Planning for more micro-apartments in NYC

New York City may change its regulations to allow more micro-apartments:

Planning officials are proposing to end a limit on how small apartments can be, opening the door for more “micro-apartments” that advocates see as affordable adaptations to a growing population of single people. Critics fear a turn back toward the city’s tenement past and question whether less space will really mean less expensive…

As an experimental project, Carmel Place got city land and a waiver from New York’s 400-square-foot minimum on new apartments, set in 1987. A proposed elimination of that minimum would allow smaller studios in buildings with a mix of apartment sizes, but entire micro-unit buildings would continue to need waivers...

Forty percent of the units have rents set by affordable-housing programs topping out at around $1,500 a month, but market-rate ones rent for $2,650 to $3,150, roughly on par with many studios in the nearby Murray Hill neighborhood. About 20 people have applied and hundreds requested information for eight market-rate units so far, while over 60,000 have entered a lottery for the affordable ones…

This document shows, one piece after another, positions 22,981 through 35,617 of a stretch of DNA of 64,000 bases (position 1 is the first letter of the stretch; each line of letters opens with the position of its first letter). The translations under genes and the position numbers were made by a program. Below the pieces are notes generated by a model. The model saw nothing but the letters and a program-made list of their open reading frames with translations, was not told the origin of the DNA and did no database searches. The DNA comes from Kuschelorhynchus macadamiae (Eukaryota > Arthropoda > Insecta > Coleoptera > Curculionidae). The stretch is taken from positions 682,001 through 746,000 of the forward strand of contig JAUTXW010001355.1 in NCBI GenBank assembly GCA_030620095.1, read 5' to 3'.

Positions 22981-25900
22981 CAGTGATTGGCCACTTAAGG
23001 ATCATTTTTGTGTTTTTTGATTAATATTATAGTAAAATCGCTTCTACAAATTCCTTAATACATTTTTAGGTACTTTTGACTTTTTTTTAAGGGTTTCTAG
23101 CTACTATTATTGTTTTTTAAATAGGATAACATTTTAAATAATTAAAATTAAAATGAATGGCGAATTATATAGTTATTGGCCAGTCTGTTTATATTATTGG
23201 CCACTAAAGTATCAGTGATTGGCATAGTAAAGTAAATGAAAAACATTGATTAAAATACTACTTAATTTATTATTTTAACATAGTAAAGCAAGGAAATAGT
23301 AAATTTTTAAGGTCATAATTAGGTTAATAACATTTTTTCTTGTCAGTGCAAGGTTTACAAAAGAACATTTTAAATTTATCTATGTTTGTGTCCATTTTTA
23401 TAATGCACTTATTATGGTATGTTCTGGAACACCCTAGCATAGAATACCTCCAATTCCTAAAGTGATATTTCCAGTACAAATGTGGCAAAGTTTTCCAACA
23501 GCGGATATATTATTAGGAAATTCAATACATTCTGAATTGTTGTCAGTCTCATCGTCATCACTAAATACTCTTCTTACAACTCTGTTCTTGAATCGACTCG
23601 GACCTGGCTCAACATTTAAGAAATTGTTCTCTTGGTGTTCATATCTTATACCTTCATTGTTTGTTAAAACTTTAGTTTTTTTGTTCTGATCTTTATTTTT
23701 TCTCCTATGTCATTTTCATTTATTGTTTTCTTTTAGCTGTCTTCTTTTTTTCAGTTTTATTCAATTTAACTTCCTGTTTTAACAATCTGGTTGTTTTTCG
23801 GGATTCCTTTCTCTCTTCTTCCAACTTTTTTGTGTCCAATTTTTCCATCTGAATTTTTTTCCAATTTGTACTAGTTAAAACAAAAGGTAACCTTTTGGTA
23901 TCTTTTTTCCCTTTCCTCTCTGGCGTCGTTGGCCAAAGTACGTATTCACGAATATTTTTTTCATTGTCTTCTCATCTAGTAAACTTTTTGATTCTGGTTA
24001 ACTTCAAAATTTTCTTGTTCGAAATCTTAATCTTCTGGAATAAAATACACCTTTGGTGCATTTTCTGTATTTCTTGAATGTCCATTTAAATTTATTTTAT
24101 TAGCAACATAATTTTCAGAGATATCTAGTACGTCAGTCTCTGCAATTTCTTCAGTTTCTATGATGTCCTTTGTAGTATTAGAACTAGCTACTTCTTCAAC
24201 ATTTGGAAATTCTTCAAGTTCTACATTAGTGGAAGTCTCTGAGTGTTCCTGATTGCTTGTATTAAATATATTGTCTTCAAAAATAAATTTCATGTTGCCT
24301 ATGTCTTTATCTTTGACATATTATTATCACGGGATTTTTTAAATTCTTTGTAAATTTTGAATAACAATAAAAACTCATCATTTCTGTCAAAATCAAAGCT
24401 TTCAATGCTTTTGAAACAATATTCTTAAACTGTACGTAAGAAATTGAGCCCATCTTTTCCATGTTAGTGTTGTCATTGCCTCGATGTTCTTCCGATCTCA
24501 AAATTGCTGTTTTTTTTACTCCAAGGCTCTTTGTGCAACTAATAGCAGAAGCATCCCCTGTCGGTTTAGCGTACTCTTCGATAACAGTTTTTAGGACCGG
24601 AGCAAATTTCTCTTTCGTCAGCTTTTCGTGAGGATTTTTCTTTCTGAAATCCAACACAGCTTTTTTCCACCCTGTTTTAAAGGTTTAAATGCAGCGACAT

But critics see micro-units as a step backward in the city’s affordable housing crunch – still pricey, just smaller.

The demand for any new housing is high in New York City and a number of other major cities like San Francisco. It seems like the trick with the micro-apartments is that there needs to be thousands of them available in a relatively short amount of time to really address affordable housing otherwise. In contrast, if the units just trickle out (whether from regulatory issues or opposition from nearby residents or apathy from developers), the smaller units will barely make a dent and the prices will stay sky high. It is either all in for micro-apartments or they simply become a unique housing option in one of the world’s most expensive cities.

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